According one kind, anxiety-assuaging expert, I'm totally normal (phew). But since I deserve happiness (and some rest), it's important that I learn tools for moving on completely. “When it comes to dealing with past relationships, there is no right and wrong," says Erika Ettin, relationship expert and founder of A Little Nudge, a coaching service for online dating. "I do, however, contend that if you are still feeling so connected to your ex, it is worth a clean break—no talking, texting, social media-stalking. Out of sight, somewhat out of mind. That is necessary in order for the mourning and healing process to begin.”
“I recommend figuring out the things that make you happy on your own. Then do those things. Don’t search for other people to date as a Band-Aid. Take the time needed, perhaps with a good therapist, to sort out your feelings. Gradually you’ll be able to look at things more objectively.” —Erica Ettin, relationship expert
And to be clear, it will be a process—not something that you'll just be over after sleeping on it. To this point, Ettin recommends being fair to yourself but also holding yourself accountable for making good choices. “I recommend figuring out the things that make you happy on your own. Then do those things. Don’t search for other people to date as a Band-Aid. Take the time needed, perhaps with a good therapist, to sort out your feelings. Gradually you’ll be able to look at things more objectively,” she says.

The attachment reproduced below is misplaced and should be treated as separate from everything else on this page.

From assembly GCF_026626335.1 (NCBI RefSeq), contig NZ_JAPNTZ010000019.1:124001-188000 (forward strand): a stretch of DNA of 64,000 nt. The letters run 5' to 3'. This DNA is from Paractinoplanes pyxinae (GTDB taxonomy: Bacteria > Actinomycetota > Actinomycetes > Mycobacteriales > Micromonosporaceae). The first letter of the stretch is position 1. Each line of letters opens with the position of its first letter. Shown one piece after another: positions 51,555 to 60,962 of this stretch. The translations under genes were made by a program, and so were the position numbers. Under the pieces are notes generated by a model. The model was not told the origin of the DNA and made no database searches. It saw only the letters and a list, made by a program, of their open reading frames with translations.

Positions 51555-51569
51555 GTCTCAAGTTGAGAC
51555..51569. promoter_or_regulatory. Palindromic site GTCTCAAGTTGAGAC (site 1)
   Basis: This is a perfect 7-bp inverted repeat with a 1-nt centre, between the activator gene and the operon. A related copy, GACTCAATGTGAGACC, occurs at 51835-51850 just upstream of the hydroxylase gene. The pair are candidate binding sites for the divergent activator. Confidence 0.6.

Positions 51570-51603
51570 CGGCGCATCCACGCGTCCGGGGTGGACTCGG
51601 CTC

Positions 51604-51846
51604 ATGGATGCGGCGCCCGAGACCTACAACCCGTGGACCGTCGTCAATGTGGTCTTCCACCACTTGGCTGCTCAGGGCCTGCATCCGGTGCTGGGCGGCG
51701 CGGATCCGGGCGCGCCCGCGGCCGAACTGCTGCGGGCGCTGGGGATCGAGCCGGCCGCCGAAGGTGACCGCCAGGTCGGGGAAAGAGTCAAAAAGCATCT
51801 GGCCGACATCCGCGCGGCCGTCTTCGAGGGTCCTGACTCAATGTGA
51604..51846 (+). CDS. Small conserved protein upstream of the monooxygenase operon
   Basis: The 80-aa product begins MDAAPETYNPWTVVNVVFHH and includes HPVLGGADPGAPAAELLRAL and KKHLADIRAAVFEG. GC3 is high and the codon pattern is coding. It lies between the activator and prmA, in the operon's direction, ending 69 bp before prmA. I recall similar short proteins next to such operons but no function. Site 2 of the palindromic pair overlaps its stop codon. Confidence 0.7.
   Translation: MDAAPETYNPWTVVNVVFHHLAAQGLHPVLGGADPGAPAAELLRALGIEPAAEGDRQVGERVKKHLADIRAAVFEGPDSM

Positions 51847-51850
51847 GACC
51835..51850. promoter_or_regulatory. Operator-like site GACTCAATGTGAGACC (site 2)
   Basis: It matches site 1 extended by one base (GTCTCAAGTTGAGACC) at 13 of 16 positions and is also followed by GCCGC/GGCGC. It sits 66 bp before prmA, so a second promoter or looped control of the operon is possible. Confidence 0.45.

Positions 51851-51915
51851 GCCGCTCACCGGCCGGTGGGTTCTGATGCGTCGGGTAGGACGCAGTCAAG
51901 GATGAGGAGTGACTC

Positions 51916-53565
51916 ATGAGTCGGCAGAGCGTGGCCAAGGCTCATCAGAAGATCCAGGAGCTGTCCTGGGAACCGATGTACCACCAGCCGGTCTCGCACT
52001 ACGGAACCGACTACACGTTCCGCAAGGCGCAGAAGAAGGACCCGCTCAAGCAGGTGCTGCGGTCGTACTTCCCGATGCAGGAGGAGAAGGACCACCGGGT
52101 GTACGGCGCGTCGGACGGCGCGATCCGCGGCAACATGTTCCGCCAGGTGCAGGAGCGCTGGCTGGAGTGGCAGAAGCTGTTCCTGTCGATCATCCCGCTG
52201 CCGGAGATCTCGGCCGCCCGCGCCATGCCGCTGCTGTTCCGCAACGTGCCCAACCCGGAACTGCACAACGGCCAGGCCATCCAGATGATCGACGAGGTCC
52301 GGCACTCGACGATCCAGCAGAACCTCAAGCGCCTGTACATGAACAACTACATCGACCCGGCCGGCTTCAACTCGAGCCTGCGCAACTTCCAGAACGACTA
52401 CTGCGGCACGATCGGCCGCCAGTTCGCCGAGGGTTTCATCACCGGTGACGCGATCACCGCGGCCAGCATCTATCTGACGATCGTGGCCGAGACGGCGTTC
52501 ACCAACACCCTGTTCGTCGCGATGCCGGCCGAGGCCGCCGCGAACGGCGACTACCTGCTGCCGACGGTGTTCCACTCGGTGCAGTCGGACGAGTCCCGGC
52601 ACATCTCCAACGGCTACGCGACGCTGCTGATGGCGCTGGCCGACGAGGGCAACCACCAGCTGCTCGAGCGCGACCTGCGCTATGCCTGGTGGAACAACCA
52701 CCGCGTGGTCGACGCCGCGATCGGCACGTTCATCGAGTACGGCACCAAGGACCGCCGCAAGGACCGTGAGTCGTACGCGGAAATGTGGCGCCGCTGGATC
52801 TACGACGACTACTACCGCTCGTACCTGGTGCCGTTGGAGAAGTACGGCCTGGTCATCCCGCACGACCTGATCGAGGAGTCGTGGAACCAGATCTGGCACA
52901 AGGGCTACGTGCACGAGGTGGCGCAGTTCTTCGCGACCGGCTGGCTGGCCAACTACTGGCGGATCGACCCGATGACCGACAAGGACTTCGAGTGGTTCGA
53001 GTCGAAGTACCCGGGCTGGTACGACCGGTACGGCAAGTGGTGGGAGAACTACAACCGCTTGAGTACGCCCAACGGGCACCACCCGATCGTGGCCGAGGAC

It’s hard. We know it’s hard. But trust me when I say that the vast majority of the time, you really just have to move on. And if you need some help along the way, here are four other tips to help you fall out of love.
1. Focus on the your ex’s negative traits
In one small study published in the Journal of Experimental Psychology, 24 heartbroken people aged 20 to 37 were given three cognitive strategies to help them move on from their last relationship. The first was to negatively reappraise their ex, focusing on their bad habits and qualities. The second was to repeat statements of acceptance, like, “It’s okay to love someone I am no longer with.” And the third involved distracting oneself with positive thoughts when the ex came to mind.